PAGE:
Martha Wainwright - I Know You're Married But I've Got Feelings Too
Review by Jack Foley
IT’S always great to see an artist go from strength to strength and surpass “the difficult second album” test with ease. Martha Wainwright arguably has it harder than most, hailing from a musical family that is virtually synonymous with continued success.
That she has delivered an album as brilliant as I Know You’re Married But I’ve Got Feelings Too is evidence of both her confidence and talent. It’s a lush, sonically ambitious and completely enchanting album that also displays a fine sense of humour – not to mention a wealth of supporting players.
First, the name. According to Martha: “The title sums up my dark humour. Plus, it’s an homage to a few good men and women that I’ve loved at one time or another. After all, these people never go away. You end up loving them for life.”
Second, the talent. Aside from family member contributions from brother Rufus (on In The Middle Of The Night), mother Kate McCarrigle, aunt Anna McGarrigle and first cousin Lily Lanken (See Emily Play), there’s also Who guitarist Pete Townshend (You Cheated On Me), The Band’s Garth Hudson (I Wish I Were), and Steely Dan’s Donald Fagen (So Many Friends).
Now the highlights, of which there are many! Album opener Bleeding All Over You opens with a low-key backbeat and some lush acoustics, before unfolding into a dark love song that tackles an affair (“my heart was made for bleeding all over you” and “you’ve got a girlfriend but I can only talk about her for so long”). It’s beautifully composed.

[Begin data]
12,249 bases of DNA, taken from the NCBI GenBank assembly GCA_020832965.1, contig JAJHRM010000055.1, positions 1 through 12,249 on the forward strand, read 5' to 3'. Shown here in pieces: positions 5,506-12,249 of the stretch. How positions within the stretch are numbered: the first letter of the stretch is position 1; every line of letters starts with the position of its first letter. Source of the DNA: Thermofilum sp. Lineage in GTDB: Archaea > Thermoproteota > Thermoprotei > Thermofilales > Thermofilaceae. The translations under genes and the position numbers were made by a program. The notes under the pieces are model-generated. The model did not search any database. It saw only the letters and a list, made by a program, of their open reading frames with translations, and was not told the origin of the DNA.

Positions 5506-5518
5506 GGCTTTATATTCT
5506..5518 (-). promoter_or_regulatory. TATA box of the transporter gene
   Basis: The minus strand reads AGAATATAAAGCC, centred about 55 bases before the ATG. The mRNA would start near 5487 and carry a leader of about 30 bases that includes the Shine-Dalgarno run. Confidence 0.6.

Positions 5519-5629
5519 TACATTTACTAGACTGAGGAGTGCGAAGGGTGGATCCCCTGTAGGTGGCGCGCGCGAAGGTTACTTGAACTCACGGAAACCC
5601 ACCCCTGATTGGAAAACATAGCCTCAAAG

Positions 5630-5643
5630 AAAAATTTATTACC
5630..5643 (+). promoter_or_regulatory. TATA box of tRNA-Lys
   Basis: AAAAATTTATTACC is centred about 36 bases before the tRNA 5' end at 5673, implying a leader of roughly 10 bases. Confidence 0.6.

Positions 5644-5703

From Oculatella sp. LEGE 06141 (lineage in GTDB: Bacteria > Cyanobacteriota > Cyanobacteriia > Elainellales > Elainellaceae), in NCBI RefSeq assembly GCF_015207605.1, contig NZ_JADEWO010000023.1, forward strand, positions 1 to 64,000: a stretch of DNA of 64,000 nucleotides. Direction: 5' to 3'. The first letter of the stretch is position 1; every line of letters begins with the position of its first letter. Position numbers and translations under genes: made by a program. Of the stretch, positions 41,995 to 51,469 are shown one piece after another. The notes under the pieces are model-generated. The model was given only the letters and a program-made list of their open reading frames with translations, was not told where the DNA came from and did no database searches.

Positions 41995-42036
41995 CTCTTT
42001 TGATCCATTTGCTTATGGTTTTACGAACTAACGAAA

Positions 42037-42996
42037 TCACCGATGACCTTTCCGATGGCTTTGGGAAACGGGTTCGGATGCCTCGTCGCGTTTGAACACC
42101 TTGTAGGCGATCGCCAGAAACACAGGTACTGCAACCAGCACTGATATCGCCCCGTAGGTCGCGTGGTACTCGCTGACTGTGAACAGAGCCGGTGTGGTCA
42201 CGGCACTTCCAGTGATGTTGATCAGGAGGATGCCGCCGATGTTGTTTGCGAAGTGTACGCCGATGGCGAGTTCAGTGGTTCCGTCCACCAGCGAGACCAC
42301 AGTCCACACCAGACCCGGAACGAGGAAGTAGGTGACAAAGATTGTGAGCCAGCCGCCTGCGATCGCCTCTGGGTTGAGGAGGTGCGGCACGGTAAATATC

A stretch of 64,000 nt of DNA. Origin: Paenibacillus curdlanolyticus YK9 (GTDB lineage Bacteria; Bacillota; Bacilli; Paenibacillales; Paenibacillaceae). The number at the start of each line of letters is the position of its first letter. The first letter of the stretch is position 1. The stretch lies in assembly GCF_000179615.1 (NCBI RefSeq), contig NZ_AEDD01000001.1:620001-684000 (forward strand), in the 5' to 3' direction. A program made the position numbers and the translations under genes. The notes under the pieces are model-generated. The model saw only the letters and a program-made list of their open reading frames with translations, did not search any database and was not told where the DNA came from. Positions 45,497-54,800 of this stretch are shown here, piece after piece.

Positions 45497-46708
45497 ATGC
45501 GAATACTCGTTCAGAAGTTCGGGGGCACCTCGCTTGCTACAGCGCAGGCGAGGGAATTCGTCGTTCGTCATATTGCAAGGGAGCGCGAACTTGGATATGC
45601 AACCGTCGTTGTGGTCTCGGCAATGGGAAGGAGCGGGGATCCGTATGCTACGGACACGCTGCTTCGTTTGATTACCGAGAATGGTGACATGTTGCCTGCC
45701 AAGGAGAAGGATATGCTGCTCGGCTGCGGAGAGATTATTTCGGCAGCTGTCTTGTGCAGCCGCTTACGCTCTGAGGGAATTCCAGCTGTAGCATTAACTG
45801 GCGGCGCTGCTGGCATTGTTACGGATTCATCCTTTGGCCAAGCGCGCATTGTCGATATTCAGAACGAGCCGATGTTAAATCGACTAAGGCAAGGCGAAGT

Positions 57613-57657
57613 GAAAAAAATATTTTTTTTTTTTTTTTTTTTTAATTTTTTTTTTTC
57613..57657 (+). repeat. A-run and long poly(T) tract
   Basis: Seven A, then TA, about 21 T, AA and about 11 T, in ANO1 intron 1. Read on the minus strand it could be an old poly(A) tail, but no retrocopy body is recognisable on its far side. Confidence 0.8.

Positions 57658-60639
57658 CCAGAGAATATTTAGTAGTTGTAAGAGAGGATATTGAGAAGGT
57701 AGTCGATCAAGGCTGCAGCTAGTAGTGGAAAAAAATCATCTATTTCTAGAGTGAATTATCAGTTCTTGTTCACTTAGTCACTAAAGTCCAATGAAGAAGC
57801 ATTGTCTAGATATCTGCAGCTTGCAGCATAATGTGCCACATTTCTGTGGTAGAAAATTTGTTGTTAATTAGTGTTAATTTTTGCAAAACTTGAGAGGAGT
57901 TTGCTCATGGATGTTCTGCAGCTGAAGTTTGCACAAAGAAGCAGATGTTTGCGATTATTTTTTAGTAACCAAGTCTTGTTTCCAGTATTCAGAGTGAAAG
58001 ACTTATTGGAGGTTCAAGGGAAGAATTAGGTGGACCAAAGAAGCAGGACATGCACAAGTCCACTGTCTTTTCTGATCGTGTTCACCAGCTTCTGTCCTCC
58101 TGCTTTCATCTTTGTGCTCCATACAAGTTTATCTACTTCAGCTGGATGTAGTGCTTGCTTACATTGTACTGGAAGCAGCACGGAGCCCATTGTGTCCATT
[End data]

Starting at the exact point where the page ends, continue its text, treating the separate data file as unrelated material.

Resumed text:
Comin’ Tonight is steeped in country values and talks of a hotel liaison that perfectly showcases the dark humour Martha references, as well as dropping a lively chorus.
Pete Townshend’s guitar work provides a perfect accompaniment to Martha’s distinct vocals on You Cheated Me, a track that’s rife with anger, insecurity and doubt. The chorus, though, is as pop-friendly and melody strewn as anything on the album.
There’s a distinctly plaintive quality to the understated Hearts Club Band and a brooding, epic intensity to In The Middle Of The Night, in which Rufus crops up to deliver some effective vocal accompaniment.
Niger River is a shimmering, acoustic ballad that’s full of yearning (“what would I do if I can’t have you?”), while her cover of the Pink Floyd classic See Emily Play is couched in kooky psychedelia that’s warm, cheerful and really rather dreamy once Martha starts “aaah-ing”.
Final track I Wish I Were, meanwhile, strips things back to an acoustic guitar, some subtle piano and Martha’s evocative voice, to bring things to a mellow, reflective close.
In short, this is a cracking sophomore effort that firmly establishes Martha as a major songwriting force in her own right. It deserves to become a big success.
Download picks: Bleeding All Over You, You Cheated Me, See Emily Play